When I used to send Teru Kuwayama out on assignment I would marvel at the amazing images he would coerce out of a piece-of-shit Holga and how he was never afraid to rely on it for some of the most important shots in the story. And, I’ve always been a fan of imperfection in photography so when I find a photographer who does their primary work with old, unique and sometimes crap cameras I make a note of it because they always seem to bring something interesting to the page.

Here’s a site (Andreas Wolkerstorfer :: cameras) where the photographer runs film through all types of cameras so you can see what kind of pictures they take and although the general theme seems to be vignette with the older cameras, I still enjoy seeing images that aren’t perfect.

Of course, boring subjects still make for boring pictures no matter what camera you’re using.

Switching Categories

Portrait, Fashion, Fine Art, Photojournalist, Still Life, Lifestyle and Car Photographer. There’s more but this is just to illustrate something that happened recently. A photographer who’s top 3 for me in one of these categories tells me he also shoots in another category which I don’t have a problem with, I just don’t think he realizes that in the other category he’s number 54 on my list.

Photographer Tags

Unless you are a “named” photographer we use tags to describe how you shoot. Pick the tags below that best describe your photography to see how I refer to you.

  • color
  • black & white
  • film
  • digital
  • available light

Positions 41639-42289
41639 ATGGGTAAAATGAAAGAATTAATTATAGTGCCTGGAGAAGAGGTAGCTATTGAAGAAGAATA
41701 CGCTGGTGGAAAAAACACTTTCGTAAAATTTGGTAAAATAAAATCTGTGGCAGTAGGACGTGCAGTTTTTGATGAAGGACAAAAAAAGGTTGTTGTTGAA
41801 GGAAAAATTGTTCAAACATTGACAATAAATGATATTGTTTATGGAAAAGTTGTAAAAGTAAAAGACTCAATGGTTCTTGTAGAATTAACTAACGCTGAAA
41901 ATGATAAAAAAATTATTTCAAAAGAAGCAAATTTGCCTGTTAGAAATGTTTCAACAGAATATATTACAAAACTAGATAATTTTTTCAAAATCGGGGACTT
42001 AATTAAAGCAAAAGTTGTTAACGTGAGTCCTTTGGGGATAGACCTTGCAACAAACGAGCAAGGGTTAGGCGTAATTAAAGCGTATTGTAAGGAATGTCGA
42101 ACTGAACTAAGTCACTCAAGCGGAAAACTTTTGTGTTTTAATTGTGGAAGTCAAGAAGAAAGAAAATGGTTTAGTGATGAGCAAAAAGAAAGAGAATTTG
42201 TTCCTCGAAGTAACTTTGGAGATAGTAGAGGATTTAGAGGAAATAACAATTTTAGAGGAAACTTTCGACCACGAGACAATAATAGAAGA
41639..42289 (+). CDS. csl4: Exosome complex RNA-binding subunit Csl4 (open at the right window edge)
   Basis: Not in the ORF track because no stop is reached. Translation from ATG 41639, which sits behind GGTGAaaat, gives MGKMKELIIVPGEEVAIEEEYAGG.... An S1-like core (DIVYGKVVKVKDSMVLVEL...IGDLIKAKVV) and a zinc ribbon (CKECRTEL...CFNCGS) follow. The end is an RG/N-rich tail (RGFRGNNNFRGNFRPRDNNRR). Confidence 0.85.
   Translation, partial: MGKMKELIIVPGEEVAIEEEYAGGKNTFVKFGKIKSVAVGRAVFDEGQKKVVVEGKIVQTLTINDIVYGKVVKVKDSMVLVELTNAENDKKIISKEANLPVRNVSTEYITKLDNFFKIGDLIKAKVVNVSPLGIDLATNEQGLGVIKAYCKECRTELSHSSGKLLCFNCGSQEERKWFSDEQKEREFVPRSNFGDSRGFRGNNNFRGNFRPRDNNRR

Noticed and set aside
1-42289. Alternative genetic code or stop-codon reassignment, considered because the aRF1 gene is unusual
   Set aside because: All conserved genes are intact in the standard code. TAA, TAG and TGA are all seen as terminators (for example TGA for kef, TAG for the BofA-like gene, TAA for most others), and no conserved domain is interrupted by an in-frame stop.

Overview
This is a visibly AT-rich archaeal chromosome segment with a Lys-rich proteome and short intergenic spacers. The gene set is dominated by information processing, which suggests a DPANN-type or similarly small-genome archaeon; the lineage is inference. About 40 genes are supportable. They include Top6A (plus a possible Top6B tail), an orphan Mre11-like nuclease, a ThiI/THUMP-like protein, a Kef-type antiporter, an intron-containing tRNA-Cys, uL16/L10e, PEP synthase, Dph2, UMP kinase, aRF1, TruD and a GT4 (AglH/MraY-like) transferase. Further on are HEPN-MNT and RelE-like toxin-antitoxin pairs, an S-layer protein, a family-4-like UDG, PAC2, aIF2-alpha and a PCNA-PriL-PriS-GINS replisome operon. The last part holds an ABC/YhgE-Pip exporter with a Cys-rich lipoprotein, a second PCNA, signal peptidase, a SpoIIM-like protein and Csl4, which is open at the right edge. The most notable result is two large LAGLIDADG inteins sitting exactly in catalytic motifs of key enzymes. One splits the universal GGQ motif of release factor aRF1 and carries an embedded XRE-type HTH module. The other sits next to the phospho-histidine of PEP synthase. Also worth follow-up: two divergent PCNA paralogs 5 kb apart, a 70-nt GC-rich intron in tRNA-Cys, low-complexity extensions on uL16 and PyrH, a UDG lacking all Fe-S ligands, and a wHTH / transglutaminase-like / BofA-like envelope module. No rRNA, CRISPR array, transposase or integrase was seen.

• lit
  • heavily lit
  • over lit
  • large format
  • medium format
  • 35mm
  • holga/junk
  • shoots men
  • shoots women
  • shoots children
  • studio
  • location
  • portrait
  • photojournalist
  • fashion
  • beauty
  • still life
  • fine art
  • advertising
  • outdoor
  • automotive
  • food
  • interior
  • sports
  • conceptual
  • travel and leisure-e
  • urban
  • gritty
  • nike
  • high production value
  • low production value
  • slick
  • raw
  • grainy
  • saturated
  • captured moment
  • americana
  • weird
  • stark
  • quirky
  • props
  • lyrical
  • painterly
  • high contrast
  • naked
  • cool
  • off moment
  • awkward
  • muted color
  • crunchy (super sharp)
  • great casting
  • tight
  • landscape
  • action
  • sets
  • real people
  • models
  • trashy
  • heroin
  • vintage
  • webberie
  • annieish
  • assisted for annie
  • lachapelleish
  • egglestonish
  • dan winters on peyote
  • meisel’s brother from another mother

I think there’s something insightful here like having a 2-4 word description is bad because there are so many people that have the same 2-4 words and over 12 is probably bad because then it gets hard to remember all the words.

You can tell me all the tags I forgot and I’ll add them in.

Those Photos Suck

I worked with an editor once who–fairly often when I brought him photos–would tell me the photos sucked. I would then try to tell him that no, you’re using the wrong words, you should be saying “I don’t like those photos” which is fine because you’re an editor and therefore you know nothing about photography. This is why I work here.

In the editorial and advertising world, photos are good when they do their job, but it all depends on where you’re standing.

I’m standing over here with other mainstream consumer magazines. My magazine has a specific agenda that involves overshooting our audience’s taste in photography to attract elitist advertisers, favorable press and awards from the NYC photo mafia.

If you’re standing over in corporate head shot universe there’s no need to get all Terry Richardson on their asses because that will get you fired because it’s bad photography.

So, when I think about who’s the best photographer in Canton, Ohio it has nothing to do with who’s the best at shooting things people in Canton actually need pictures of it’s who’s the best at emulating the NYC editorial style I need to do my job.

Usually, when my editor doesn’t like photos it means I’m doing my job.